The act translates well to venues like the Roundhouse, filling the space as much with showboating spectacle as they do electro-funk. (Halfway through the set, they reminisce about their first London show in the Water Rats. It’s hard to imagine Chromeo even existing in that context now).

The duo’s synths sit on top of illuminated pairs of women’s legs. Dave 1’s guitar turns into a searing search light, blasting beams across the room. They even play their instruments back to back while blistering through a hair metal solo. In short, the whole thing is incredible fun.

The songs bear the weight of the theatrics effortlessly. What the persona of Chromeo can sometimes mask is the fact that they’re crafters of absolutely masterful pop songs, and cuts from newest album White Women are among their best to date. An early airing of “Come Alive” absolutely soars, and the hooks of bona fide hit “Jealous (I Ain’t With It)” zip across the beats with effortless flair.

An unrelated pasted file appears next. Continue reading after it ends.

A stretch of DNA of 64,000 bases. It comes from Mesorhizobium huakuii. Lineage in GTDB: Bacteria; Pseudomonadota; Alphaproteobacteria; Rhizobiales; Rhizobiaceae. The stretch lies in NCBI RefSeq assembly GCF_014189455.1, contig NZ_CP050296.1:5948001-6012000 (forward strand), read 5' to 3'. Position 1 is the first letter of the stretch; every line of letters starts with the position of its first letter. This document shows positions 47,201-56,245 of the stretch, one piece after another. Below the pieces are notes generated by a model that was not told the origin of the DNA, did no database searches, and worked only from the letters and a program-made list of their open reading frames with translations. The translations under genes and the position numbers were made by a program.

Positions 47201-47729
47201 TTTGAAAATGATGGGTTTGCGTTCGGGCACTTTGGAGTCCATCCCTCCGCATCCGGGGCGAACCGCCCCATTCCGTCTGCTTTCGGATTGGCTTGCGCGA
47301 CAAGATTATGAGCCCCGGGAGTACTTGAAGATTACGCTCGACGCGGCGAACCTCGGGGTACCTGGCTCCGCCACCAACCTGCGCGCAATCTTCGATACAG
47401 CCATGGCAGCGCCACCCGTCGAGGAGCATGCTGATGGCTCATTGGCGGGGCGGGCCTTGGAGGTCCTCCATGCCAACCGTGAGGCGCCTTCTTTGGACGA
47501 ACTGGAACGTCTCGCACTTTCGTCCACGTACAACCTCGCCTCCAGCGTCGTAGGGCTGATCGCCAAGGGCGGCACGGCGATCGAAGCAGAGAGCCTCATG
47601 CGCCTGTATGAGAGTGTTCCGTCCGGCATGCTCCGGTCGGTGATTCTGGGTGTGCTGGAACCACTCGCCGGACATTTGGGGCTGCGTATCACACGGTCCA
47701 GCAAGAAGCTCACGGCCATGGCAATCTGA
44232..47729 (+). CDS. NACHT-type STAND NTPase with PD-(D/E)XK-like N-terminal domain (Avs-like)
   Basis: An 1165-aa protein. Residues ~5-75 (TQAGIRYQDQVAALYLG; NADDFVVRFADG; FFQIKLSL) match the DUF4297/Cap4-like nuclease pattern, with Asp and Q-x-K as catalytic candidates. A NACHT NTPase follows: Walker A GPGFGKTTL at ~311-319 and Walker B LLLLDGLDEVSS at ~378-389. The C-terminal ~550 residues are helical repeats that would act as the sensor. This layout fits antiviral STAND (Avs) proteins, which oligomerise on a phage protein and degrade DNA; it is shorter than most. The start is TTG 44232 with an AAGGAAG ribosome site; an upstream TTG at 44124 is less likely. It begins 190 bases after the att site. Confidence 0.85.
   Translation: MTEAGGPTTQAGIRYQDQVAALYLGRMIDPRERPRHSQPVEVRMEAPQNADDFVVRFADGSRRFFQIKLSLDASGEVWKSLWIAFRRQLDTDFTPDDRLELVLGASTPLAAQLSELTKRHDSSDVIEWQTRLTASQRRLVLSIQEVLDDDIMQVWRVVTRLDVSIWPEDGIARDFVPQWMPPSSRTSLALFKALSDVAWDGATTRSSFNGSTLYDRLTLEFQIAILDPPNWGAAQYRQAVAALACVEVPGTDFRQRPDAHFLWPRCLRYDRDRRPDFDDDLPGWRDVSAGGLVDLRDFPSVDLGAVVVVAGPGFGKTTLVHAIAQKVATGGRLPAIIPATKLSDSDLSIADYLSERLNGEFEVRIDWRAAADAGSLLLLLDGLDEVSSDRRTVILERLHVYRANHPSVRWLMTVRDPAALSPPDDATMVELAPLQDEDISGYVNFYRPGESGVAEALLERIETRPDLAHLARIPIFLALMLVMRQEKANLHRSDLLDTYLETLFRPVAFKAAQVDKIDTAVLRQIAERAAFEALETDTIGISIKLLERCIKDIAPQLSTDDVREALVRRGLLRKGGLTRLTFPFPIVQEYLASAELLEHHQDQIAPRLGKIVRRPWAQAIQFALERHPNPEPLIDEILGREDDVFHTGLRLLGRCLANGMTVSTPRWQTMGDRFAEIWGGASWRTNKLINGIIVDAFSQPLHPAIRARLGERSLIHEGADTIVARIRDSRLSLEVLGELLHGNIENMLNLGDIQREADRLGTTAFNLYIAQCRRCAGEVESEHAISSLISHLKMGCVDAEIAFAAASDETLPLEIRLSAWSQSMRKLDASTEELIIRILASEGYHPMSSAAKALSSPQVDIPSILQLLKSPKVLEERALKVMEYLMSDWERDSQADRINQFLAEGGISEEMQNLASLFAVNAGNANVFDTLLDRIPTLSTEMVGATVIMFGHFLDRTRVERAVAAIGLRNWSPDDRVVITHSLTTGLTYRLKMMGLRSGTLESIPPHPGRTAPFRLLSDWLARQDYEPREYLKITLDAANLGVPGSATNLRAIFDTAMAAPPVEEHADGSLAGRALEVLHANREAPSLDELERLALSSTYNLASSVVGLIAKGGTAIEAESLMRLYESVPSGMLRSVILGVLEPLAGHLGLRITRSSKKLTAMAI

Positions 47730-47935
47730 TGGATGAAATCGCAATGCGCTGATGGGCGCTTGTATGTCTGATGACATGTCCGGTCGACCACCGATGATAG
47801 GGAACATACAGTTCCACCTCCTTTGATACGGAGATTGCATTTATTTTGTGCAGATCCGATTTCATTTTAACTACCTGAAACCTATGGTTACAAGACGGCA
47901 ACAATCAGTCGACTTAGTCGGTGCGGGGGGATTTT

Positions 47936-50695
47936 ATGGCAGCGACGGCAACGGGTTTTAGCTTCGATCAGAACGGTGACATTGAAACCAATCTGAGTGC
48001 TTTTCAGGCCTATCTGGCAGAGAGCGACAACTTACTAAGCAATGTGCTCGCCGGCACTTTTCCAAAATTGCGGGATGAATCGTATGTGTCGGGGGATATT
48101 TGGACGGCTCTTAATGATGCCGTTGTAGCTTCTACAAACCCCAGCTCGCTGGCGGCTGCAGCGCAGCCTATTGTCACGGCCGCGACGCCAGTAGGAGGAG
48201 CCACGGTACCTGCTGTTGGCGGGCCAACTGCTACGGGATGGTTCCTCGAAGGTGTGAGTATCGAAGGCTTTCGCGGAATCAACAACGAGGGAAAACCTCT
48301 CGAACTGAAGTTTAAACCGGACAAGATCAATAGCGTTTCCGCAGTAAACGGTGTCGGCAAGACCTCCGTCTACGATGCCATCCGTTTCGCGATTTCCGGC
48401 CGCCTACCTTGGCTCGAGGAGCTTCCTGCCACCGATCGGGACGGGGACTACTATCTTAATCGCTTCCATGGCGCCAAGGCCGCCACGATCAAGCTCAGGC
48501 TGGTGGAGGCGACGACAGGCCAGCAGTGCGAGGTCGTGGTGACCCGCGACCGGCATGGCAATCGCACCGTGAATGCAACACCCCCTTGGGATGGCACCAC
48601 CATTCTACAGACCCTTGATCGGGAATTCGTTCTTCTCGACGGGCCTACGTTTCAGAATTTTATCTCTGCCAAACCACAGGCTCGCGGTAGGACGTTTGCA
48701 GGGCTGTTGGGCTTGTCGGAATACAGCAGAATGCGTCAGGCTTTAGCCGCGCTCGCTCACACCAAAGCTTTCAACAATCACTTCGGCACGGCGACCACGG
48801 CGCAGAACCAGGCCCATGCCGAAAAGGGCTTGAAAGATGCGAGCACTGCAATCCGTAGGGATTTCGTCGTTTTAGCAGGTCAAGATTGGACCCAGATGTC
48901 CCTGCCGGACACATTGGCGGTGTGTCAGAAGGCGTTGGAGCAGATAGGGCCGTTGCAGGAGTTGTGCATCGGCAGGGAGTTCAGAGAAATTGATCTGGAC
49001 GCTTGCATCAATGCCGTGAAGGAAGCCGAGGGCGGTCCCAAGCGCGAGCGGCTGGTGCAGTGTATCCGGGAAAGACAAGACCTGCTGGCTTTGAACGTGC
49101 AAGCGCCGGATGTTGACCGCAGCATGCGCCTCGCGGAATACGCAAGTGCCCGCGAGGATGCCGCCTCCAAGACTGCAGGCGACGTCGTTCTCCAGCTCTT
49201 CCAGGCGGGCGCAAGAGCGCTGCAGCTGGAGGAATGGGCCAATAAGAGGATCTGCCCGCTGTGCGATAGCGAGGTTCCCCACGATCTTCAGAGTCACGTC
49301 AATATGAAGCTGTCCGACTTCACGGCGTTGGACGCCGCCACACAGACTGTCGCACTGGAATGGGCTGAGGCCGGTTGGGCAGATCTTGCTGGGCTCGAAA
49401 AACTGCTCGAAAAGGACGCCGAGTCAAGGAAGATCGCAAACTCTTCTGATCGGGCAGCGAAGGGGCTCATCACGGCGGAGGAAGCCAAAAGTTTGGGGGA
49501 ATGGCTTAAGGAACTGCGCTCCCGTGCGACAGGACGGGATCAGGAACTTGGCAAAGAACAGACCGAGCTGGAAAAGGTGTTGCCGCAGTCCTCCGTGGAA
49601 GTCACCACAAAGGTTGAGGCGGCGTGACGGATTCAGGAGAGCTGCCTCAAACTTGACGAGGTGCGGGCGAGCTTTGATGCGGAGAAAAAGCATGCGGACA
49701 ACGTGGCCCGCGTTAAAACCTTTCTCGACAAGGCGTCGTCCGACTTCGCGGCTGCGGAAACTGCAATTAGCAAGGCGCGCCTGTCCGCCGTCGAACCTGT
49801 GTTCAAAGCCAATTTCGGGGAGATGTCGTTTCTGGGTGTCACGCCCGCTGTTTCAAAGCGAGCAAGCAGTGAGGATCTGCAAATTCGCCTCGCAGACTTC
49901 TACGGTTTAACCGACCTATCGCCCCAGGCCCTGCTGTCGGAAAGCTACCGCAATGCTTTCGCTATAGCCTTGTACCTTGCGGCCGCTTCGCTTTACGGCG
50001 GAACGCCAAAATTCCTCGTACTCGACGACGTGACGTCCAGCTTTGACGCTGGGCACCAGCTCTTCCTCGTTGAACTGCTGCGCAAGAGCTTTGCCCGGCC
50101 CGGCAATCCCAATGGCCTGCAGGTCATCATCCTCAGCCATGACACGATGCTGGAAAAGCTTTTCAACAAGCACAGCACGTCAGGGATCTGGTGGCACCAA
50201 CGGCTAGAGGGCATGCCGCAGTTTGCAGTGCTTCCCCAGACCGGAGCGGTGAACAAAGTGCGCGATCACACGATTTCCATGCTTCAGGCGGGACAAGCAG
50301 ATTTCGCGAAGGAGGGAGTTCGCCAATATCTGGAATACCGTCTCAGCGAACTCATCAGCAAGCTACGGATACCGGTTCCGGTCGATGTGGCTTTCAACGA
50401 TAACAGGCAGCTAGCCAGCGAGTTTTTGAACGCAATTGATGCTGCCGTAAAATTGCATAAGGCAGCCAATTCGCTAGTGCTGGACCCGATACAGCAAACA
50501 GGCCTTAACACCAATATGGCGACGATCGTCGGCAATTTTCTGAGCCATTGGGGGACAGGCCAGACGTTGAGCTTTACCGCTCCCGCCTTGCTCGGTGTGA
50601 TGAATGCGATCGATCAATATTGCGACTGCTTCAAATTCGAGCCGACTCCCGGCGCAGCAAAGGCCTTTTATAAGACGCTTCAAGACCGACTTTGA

If you try and get a semi-objective sense of perspective on the show, however, a small margin of emperor’s new clothes syndrome does rear its head. It is at times hard to tell exactly what Chromeo are actually doing, musically speaking. The looser, more spacious numbers like “Over Your Shoulder” highlight this best: it’s an essentially live arrangement, but nobody’s playing so much as a guitar. If you wanted to be cynical, you could call it karaoke.

But the quality of the songs and the spirit of the spectacle win the day, turning even the seated areas of the venue into standing dance parties. And it’s not like they’re just going through the motions across a backing track all the time either –songs like “Tenderoni” reconfigure their arrangements as they unfold, moving into deep, physical synth runs in its back third. When you couple this huge, electro-pomp with the invigoratingly goofy stage presence of people who actually choose to call themselves Dave 1 and P-Thugg, you’ve got a pop concert every bit deserving of the venue of this size.